Popular websites have what is referred to as an e-presence. E-presence is an essential ingredient when it comes to effective branding today.
Growing a company’s e-presence is made easier when the following elements are in place:
a. Professional design: The website looks great, visuals are consistent with the brand in terms of overall look and feel, corporate image is reflected, and the layout is well planned.
b. Easy to navigate: Users can find what they want on the site quickly and easily – ideally in 3 clicks or less. This can be done in several ways.
c. Recognisable: The site when advertised on other sites in the form of banner ads is recognized. This helps potential customers to recognise the logo, catchphrase and colours that represent the brand you have worked hard to create.
d. Reason to visit: Specials and promotions are featured on the front page of the website and these are updated regularly.
e. Fresh content: A blog roll is active on the site and posts are published regularly. This can help build a brand’s reputation as an expert and authority in its respective industry. New content should add value, be unique, insightful, informed and offer readers something of value. Google is looking for the visitors they bring to the site to be it entertainment, informed, given valuable opinions and great user experience.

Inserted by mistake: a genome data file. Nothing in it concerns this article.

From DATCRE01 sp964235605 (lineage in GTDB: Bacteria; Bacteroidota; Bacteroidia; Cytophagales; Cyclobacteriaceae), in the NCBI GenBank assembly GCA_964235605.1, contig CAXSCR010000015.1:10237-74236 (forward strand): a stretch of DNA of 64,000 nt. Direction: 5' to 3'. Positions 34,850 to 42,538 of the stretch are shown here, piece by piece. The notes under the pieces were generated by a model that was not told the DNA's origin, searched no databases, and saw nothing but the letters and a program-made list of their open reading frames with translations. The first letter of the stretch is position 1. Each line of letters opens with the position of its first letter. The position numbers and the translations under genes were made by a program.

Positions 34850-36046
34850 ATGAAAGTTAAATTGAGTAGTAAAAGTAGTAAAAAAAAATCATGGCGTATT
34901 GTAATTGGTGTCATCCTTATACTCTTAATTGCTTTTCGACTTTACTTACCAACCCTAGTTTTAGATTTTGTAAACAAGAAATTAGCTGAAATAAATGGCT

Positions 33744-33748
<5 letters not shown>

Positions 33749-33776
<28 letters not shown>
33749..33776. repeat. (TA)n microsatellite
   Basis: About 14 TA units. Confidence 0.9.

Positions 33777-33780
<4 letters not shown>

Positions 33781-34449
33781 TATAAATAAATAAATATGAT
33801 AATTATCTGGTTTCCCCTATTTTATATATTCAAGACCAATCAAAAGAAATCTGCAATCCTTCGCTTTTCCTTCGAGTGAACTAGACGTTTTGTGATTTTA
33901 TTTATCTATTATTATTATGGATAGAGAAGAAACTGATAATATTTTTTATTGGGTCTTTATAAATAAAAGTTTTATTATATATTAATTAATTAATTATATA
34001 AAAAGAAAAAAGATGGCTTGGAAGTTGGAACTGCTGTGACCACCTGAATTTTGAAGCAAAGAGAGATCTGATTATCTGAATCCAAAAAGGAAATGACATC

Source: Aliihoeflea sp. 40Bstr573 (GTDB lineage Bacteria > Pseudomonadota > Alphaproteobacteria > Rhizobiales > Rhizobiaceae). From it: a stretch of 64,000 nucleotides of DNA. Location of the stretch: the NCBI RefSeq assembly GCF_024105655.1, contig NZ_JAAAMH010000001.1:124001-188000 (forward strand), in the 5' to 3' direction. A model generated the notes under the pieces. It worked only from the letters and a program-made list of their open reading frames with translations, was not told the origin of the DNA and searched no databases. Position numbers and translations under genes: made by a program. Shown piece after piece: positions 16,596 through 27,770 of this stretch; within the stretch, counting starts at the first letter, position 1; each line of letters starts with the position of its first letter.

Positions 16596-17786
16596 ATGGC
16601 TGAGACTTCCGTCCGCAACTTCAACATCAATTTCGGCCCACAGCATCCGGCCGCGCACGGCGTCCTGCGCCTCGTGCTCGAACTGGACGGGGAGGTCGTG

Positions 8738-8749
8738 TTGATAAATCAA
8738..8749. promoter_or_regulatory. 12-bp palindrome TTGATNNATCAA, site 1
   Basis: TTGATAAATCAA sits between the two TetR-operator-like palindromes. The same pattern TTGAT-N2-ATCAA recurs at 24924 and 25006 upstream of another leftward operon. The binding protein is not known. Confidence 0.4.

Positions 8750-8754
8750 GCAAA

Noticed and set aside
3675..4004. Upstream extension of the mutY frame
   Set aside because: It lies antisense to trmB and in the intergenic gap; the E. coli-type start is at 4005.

f. Be active on social media: Make sure your social media pages are on all suitable platforms and are active – ideally the ones your brand’s target market use most often. These are used to engage with current and potential customers and cannot be underestimated in their ability to bring traffic to your site.


Authenticity is essential when it comes to the values of a successful brand. Brand authenticity is boosted by honesty. If or when things don’t go well, it’s crucial that your brand voices the reality of the situation and actively works toward solving the problem. Branding a business can feel like a big never-ending task. Working through the above step by step will help to give you an idea of what needs to be done, and how to achieve this. 

However, Small Business Development Centers can offer companies like yours their expertise. If you feel that your start-up could use the extra support, then consider reaching out to one of these organisations. Branding has the undeniable ability to make a huge difference to a small business or start-up, so be sure to leverage this powerful tool and reap the rewards of branding your venture well for years to come.